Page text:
‘Julia’ Review – ‘A Celebration Of Her Life And A Nod To Her Momentous Contributions’

Synopsis:

JULIA brings to life the legendary cookbook author and television superstar who changed the way Americans think about food, television, and even about women. Using never-before-seen archival footage, personal photos, first-person narratives, and cutting-edge, mouth-watering food cinematography, the film traces Julia Child’s 12 year struggle to create and publish the revolutionary Mastering the Art of French Cooking (1961) which has sold more than 2.5 million copies to date, and her rapid ascent to become the country’s most unlikely television star. It’s the empowering story of a woman who found her purpose – and her fame – at 50, and took America along on the whole delicious journey.

As much as you may want to, you can’t take everyone you care about with you on your journey to achieve your goals. While some will help, encourage, and support your endeavors, others will scoff at your efforts and hold you back. Hopefully, the negativity isn’t something that you focus on because having even just one great person on your side can make a tremendous difference. Your circle will get smaller as you progress due to having to cut friends loose or they may get jealous and leave. That’s perfectly okay because those who really care for you will want you to succeed, even if from afar. However, the feelings should be reciprocal and you should support them as well. It takes effort to balance it all but it is possible. You can do it, you got this. If you can take responsibility for your missteps, you’re already ahead of most.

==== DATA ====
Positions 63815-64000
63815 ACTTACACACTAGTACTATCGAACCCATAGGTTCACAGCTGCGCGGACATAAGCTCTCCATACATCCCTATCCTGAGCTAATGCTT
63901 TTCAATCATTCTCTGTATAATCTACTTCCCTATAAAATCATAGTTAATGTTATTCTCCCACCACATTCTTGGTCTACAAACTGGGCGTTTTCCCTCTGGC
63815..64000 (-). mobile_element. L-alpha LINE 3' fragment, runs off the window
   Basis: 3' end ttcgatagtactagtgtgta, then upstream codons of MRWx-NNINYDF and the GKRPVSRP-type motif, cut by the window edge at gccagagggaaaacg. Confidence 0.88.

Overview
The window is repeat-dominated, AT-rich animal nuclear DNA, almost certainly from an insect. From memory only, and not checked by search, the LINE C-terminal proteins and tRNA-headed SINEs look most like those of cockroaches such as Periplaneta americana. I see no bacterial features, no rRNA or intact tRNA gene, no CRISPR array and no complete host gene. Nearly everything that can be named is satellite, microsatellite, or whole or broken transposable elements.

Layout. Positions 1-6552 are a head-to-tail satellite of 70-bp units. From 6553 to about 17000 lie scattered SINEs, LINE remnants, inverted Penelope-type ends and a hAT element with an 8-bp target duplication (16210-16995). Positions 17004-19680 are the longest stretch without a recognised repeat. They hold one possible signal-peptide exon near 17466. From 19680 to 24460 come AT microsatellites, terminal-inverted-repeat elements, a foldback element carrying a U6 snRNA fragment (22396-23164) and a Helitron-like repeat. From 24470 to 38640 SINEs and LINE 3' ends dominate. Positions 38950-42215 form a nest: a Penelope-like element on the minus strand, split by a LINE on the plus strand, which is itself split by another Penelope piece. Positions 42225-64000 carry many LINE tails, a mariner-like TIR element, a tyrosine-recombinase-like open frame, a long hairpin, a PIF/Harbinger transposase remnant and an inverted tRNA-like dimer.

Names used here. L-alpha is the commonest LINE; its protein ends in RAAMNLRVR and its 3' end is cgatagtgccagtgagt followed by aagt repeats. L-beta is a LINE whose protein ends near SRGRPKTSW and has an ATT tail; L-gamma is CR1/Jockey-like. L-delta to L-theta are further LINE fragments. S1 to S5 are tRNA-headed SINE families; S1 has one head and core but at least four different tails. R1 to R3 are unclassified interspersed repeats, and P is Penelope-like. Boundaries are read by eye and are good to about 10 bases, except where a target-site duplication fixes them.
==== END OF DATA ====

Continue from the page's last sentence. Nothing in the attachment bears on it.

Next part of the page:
“Julia was more than a cook, she was a cultural force.”

After she made her presence known in the world of food, culinary media and American households would be changed forever. Showcasing all the slices of the life of the legend that is Julia Child, Julia is a celebration of her life and a nod to her momentous contributions to food culture. Unfolding in a mostly delightful way, the documentary tracks the life of the famed author and cook from her early years as a somewhat rebellious youth to global recognition. The one thing that the film highlights that remains consistent throughout her life is her work ethic. Julia was not one to shy away from getting her hands dirty or putting in the necessary hours to get the job done. Growing up in a time where most professions were dominated by men, she knew she had to be exemplary to prove she belonged. She would later, as we know, exceed all expectations and become the architect of the food generation as we know it. I learned a great deal during this doc. As someone who was only familiar with the name Julia Child from pop culture references, this feature was more eye-opening than expected. From the way we all buy and cook our meals to having channels dedicated to food and how to make it, it can all be traced back to the diligence and success of the unexpected star. We also get to witness the great love and reverence that Julia and her husband, Paul had for one another. Unlike other famed stories of the past, Paul played resided in the background and was comfortable helping and watching his wife flourish.